Shakespeare
35 Topics | 35 Quizzes
19th Century Novels
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Drama
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Prose
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Poetry
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The Context of Romeo and Juliet

The cultural and societal norms of the Elizabethan era had a significant effect on Romeo and Juliet. Queen Elizabeth I was on the throne and it was a period of religious conflict.

In the play, the bitter feud between the Capulets and Montagues could be seen as a reflection of the violent conflict between Catholics and Protestants during this time.

Shakespeare sets his play in Verona, Italy. This creates a sense of ambiguity and distances the story from the religious conflicts unfolding in England.

Love and Marriage in the Elizabethan Era

During the Elizabethan era, love was often expressed through the practice of courtly love. This was a passionate yet non-physical form of romantic expression, where men worshipped women from afar.

This form of love is often intense, dramatic and usually brief. It’s shown in Romeo’s initial infatuation with Rosaline. He isolates himself in his room, deeply immersed in the heartache of his unanswered love. This is shown in the lines:

“And private in his chamber pens himself,
Shuts up his windows, locks fair daylight out,”

Marriages were often arranged by wealthy fathers when their daughters were of childbearing age (typically around 13). However, these marriages were not based on love. They were strategic alliances to improve the family’s standing and continue the family name.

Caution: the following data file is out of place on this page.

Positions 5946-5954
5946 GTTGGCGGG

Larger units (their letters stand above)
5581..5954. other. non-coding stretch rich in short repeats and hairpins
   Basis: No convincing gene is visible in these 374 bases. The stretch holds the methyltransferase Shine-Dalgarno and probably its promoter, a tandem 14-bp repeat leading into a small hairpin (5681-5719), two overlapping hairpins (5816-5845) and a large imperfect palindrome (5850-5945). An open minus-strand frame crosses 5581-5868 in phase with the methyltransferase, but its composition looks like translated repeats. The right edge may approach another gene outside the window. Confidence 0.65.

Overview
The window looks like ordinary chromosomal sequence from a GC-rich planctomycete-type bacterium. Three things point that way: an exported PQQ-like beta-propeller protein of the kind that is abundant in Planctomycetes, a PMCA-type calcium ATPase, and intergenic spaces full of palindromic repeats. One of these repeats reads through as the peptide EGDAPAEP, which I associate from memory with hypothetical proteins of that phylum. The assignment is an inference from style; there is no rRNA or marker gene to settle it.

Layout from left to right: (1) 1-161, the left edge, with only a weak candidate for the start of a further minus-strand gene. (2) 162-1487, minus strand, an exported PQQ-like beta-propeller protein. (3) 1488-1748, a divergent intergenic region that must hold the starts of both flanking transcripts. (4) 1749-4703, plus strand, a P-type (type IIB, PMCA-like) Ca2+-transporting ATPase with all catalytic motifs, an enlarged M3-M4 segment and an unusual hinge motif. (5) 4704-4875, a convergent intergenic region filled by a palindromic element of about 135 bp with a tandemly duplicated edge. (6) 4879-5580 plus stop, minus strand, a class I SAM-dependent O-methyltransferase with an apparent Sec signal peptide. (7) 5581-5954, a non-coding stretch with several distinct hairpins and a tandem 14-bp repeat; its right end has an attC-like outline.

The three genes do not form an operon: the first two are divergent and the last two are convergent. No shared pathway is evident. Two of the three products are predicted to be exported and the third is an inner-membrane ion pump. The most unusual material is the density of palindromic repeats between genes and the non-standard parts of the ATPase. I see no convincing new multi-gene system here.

This sentiment is echoed by Lord Capulet’s reference to Juliet as the “hopeful lady of my earth,” emphasising the important role her marriage holds for the family’s future prosperity.

Gender Roles in the Elizabethan Society

Elizabethan society was patriarchal. A woman’s status and security were heavily dependent on their fathers or husbands. Women were expected to be obedient and submissive, and their opinions were often seen as unimportant.

However, in this repressive environment, Juliet’s character defies these norms. She showcases a strong will, rationality and defiance against the expected norms. This defiance is highlighted when she refuses the arranged marriage with Paris, leading to Capulet’s furious remarks, where he refers to her as a “young baggage, disobedient wretch”. He implies that she is a burden and an obstacle to his plans.

Meanwhile, men were expected to be strong, aggressive and loyal to their families. Shakespeare challenges these stereotypes through Romeo’s character. He is presented as more peaceful and sensitive compared to his peers.

These traits attract criticism from characters like Mercutio and even Friar Lawrence, who regards Romeo’s emotional nature as a feminine trait, saying, “thy tears are womanish”

Religion and the Great Chain of Being

The Elizabethan era was marked by a deep-rooted belief in astrology and fate. This overshadowed the reliance on scientific understanding.

A large portion of society believed that human destinies were mapped out by celestial entities, such as the gods, stars and planets. This is a belief echoed in the play’s prologue, referring to the protagonists as “star-cross’d lovers,” suggesting their fates are sealed from the start.

Simultaneously, society believed in the concept of the Great Chain of Being. It is a hierarchical system that organises society into a fixed order of worth and power. It started with God at the top, followed by angels, noblemen, men, women and then animals and plants.

This system is challenged in the play. Romeo and Juliet break the Great Chain of Being when they fall in love and marry, choosing love over duty. Juliet, having been instructed by her father to marry Paris, contradicts her obligation as a daughter to obey her father’s wishes when she refuses.